Pigs Playing Video Games = Ethical Farming?

Gamer pig is riding high, baby.<a href="http://www.flickr.com/photos/56258631@N00/361477737/">Maciej Lewandowski</a>/Flickr

It’s easy to forget how much pigs are like us. Take, for instance, the simple fact that we’re both omnivorous. Or that we both provide for and deeply treasure our newborns. We both have a tendency to form violent, marauding gangs. And we both enjoy playing flashy video games just for the fun of it.

Wait, what?

Cue Michelle Clement, blogging at the Scientific American on interspecies gaming:

[R]esearchers at Wageningen University [in the Netherlands], in the course of their research on ethical livestock farming, noticed that pigs like to play with dancing lights…European regulations currently require that pig farmers provide mentally-stimulating activity for their pigs in order to reduce boredom, which leads to aggression and biting, and researchers at Wageningen University, in collaboration with the Utrecht School of the Arts, are currently developing a video game called “Pig Chase” for livestock pigs…[The] game would be an interspecies two-player game.

Okay, so it’s not like the swine are grabbing Nintendo controllers and goading their farmer overlords into round after riveting round of Pokémon Snap. But do take a moment to appreciate this concept in humane farming: As a farmer, you’d get to play video games with your hogs, and the gameplay might actually have the added benefit of making the animal’s life happier and healthier.

The system includes a giant screen that broadcasts a swirl of glittering colors and lights next to the pigpen. The human participant controls the wall-sized screen remotely with an iPad, and the pigs react by touching and following the light designs with their snouts. Clement notes that researchers hope that this will all “open up new questions in debates about animal farming and welfare in the digital age…”

Check out this brief demonstration of “Pig Chase” posted on the website of the Playing with Pigs project:

And here’s a segment from the program Science Flash that includes even more footage of pigs going to town on mentally stimulating blasts of light. (It’s in Dutch, so bonus points if you translate key parts of the segment in the comments below.)

If the researchers get their way, this project could serve as a template for studies in animal behavior, cognition, and farming techniques. But Playing with Pigs raises another key question: Would playing Angry Birds with these pigs be stimulating for them, as well, or just plain traumatizing?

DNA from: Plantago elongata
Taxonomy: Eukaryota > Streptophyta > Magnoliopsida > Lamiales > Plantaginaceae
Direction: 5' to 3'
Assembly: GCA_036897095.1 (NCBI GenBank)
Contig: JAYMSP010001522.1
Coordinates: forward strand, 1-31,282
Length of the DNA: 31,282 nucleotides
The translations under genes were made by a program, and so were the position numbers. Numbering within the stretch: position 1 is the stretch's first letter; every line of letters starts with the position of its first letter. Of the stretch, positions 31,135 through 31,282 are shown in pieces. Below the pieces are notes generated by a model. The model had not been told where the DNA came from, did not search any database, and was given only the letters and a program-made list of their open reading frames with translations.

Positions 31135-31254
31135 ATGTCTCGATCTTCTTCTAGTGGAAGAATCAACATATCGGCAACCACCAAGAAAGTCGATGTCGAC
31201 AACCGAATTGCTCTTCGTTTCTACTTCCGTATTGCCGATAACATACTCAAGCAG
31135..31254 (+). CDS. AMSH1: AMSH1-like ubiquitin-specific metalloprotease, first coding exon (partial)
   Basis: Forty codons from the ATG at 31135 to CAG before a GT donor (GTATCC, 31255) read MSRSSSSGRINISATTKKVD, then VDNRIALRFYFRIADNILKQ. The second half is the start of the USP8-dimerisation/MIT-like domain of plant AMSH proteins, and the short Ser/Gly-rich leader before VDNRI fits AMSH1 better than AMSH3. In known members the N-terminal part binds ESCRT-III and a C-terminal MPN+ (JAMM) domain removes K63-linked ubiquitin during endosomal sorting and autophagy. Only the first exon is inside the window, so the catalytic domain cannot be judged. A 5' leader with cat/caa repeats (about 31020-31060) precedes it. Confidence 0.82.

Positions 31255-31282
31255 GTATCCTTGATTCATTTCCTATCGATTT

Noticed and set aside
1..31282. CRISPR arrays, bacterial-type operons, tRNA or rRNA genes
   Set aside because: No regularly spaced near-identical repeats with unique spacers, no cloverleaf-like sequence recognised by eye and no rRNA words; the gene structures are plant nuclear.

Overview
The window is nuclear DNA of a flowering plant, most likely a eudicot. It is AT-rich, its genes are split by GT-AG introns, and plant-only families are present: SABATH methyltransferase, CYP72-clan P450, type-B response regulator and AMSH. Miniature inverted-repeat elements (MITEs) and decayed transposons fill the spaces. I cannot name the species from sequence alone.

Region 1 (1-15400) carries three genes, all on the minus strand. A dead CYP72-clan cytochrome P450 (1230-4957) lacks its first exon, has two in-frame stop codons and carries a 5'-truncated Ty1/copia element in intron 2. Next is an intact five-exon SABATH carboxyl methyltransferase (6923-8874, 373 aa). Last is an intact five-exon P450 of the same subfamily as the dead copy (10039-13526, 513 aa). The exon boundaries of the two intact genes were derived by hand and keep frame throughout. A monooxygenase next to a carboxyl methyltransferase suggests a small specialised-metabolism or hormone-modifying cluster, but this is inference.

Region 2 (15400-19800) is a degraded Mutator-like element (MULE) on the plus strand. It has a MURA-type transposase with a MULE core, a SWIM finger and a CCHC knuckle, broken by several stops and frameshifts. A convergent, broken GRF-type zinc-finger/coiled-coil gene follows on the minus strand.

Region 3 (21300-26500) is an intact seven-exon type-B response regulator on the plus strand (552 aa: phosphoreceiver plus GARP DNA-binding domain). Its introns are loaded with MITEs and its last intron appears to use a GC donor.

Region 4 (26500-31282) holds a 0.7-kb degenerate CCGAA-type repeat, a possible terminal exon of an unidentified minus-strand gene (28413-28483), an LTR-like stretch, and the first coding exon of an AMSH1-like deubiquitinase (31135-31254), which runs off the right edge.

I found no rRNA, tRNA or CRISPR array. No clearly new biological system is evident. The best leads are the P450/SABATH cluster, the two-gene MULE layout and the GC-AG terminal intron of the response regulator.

The more we thought about how MoJo's journalism can have the most impact heading into the 2020 election, the more we realized that so many of today's stories come down to corruption: democracy and the rule of law being undermined by the wealthy and powerful for their own gain.

So we're launching a new Mother Jones Corruption Project to do deep, time-intensive reporting on systemic corruption. We aim to hire, build a team, and give them the time and space needed to understand how we got here and how we might get out. We'll publish what we find as a major series in the summer of 2020, including a special issue of our magazine, a dedicated online portal, and video and podcast series so it doesn't get lost in the daily deluge of breaking news.

It's unlike anything we've done before and we've got seed funding to get started, but we're asking readers to help crowdfund this new beat with an additional $500,000 so we can go even bigger. You can read why we're taking this approach and what we want to accomplish in "Corruption Isn't Just Another Scandal. It's the Rot Beneath All of Them," and if you like how it sounds, please help fund it with a tax-deductible donation today.

We Recommend


Sign up for our newsletters

Subscribe and we'll send Mother Jones straight to your inbox.

Get our award-winning magazine

Save big on a full year of investigations, ideas, and insights.


Support our journalism

Help Mother Jones' reporters dig deep with a tax-deductible donation.